reviewed by Michelle Armstrong
John Rember’s collection of short stories in Sudden Death, Over Time are both familiar and unexpected. Born and raised in Idaho, Rember uses his knowledge of the state to develop settings which most Idahoans would recognize. However, Rember was also a professor of literature and writing at the College of Idaho and Pacific University, and uses his experiences with academia to help him create stories which are both humorous and a little bit absurd.
As suggested by the book’s title, death as a theme runs throughout the stories. In “Only I Have Escaped to Tell You,” two college professors are on a rescue mission to find a lost hiker. Both men are struggling with issues of faith and seem unable to adequately respond to the possibility of finding the hiker’s body. Although death is a constant element throughout each story, Rember does not dwell on it in a morbid or depressing way. Each story uses death to help frame ideas such as loss, ending, fear and resentment. In “Dead Birds Don’t Make Good Pets,” a professor is unable to prevent a talented student from committing suicide. In “The Old Guys Ski Club,” Rember expresses both empathy and pleasure as the girlfriend of the main character’s ex-wife reveals that her relationship has ended. Occasionally Rember presents death as a kind of peace, as in the final story, “Sudden Death, Over Time,” where the main character finds some solitude as he celebrates his 54th birthday with his wife, Angel:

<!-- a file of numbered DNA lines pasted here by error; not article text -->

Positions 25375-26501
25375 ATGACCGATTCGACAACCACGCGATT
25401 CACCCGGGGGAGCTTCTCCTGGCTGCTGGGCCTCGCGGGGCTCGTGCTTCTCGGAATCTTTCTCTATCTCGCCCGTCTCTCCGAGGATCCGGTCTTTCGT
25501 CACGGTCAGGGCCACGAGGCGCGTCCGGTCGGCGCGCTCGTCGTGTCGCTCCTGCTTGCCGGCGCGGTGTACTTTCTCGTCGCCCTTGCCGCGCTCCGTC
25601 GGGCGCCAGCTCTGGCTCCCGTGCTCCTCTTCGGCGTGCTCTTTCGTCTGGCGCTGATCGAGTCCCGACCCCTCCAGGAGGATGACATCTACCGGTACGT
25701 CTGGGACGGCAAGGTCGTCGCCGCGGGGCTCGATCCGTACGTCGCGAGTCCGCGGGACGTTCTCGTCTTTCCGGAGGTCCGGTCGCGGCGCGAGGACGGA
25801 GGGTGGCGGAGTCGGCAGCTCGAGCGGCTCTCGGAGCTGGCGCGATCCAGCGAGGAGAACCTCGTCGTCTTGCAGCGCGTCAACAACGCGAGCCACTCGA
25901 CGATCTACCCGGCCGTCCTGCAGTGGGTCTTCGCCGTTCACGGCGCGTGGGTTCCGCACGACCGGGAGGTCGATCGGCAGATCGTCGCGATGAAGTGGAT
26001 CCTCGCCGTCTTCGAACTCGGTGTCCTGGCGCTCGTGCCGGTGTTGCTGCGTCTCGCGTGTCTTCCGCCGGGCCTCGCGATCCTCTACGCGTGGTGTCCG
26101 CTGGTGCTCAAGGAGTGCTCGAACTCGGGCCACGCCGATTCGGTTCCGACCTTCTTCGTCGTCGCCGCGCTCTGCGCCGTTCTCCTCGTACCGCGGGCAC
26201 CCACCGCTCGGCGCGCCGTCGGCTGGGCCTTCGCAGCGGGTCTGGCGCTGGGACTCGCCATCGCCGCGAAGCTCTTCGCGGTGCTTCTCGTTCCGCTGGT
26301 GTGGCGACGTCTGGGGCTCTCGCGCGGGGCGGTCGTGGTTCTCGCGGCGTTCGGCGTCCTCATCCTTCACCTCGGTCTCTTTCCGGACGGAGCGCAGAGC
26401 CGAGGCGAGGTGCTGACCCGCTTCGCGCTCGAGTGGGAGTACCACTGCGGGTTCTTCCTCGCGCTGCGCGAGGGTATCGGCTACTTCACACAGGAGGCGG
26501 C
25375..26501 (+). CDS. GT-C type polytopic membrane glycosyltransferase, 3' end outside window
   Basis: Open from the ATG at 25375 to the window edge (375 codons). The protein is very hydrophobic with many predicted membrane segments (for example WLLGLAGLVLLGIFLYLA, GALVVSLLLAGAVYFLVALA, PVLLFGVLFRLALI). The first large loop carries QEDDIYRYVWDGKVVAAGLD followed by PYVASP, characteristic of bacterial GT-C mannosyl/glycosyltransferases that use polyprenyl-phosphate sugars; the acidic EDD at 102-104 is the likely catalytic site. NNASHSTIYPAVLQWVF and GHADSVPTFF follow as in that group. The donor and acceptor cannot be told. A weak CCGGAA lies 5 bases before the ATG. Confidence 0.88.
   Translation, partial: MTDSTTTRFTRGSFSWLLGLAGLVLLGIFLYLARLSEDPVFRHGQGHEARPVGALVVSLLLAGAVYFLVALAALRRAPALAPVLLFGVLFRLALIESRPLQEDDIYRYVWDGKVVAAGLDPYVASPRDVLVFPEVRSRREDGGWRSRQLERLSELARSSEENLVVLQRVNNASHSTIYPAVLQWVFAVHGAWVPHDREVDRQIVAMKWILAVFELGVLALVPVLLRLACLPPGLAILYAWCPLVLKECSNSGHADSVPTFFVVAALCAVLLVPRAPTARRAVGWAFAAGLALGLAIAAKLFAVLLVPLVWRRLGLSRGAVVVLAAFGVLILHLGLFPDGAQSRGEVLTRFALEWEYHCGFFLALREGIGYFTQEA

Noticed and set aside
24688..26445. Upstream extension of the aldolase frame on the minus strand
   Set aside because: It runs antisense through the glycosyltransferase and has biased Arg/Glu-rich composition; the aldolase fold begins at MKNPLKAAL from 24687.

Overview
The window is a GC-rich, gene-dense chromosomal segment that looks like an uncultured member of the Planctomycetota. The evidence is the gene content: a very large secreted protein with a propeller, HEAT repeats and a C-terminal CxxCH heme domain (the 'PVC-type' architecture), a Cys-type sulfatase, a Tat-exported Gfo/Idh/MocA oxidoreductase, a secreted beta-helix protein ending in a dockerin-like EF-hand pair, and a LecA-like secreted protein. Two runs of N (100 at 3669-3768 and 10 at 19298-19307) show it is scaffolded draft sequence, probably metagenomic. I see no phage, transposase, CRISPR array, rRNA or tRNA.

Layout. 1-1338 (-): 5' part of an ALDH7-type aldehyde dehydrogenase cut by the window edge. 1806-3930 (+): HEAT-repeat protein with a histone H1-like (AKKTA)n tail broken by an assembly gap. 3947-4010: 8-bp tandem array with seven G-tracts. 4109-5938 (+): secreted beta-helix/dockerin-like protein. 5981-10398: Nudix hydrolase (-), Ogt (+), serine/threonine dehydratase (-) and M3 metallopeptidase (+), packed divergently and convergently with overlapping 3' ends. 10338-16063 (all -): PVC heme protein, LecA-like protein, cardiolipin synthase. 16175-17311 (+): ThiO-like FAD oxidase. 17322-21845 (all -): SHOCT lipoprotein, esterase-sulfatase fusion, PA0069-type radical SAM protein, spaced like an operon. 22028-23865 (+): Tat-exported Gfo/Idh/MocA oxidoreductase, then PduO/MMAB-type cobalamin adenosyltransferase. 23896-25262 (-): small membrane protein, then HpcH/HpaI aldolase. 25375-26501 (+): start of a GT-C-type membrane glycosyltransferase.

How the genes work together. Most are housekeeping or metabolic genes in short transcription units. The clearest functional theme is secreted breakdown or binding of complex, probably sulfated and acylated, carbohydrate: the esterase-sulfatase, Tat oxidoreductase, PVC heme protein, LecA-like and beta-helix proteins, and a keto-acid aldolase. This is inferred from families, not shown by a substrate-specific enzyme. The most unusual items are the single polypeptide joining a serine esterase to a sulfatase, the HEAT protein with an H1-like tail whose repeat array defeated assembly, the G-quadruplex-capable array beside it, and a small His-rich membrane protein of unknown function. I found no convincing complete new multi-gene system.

But memories are alive – they must be, considering all the damage they do. It’s probably good we can’t see them all the time. It’s probably good – for the sake of my birthday celebration – that Angle’s staked out a small space and time in this world where I can sit untroubled by my past and my future, my birth and my death (144).
These stories are also irreverent, particularly towards academia. There is no idealized concept of the professoriate. Instead, his characters are incredibly flawed and prone to breaching both decorum and official policy. In “Selfish Gene,” Rember describes how the main character, a chemistry professor, has stored materials, including mercury, anthrax, and plutonium from the chemistry stockroom in his crawl space. In the same story, he describes another professor who is fired after sleeping with a student. Although he does not comment on the value of education, he does draw into question the importance of intellectual aspirations by highlighting political maneuvers by both faculty and administrators. In “No Time for Poetry,” a candidate for a position with the English Department blackmails her way into the job, while in “Nocturne,” the university administration moves the main character into the basement of an old steam plant in order to encourage him to retire.
Sudden Death, Over Time will appeal to adult patrons of both public and academic libraries. John Rember’s writing style is clear and accessible, and his artful prose is eloquent without being pretentious. The eight stories never feel moralistic, but leave you with a sense that you have gained a deeper insight into the character’s motivations and relationships. Most of all, Sudden Death, Over Time leaves you wanting more of John Rember’s work.
Michelle Armstrong is a librarian at Albertsons Library at Boise State University. Ms. Armstrong oversees the development of ScholarWorks, Boise State’s institutional repository, and serves as the Library Liaison for the Graduate College and Department of Mathematics.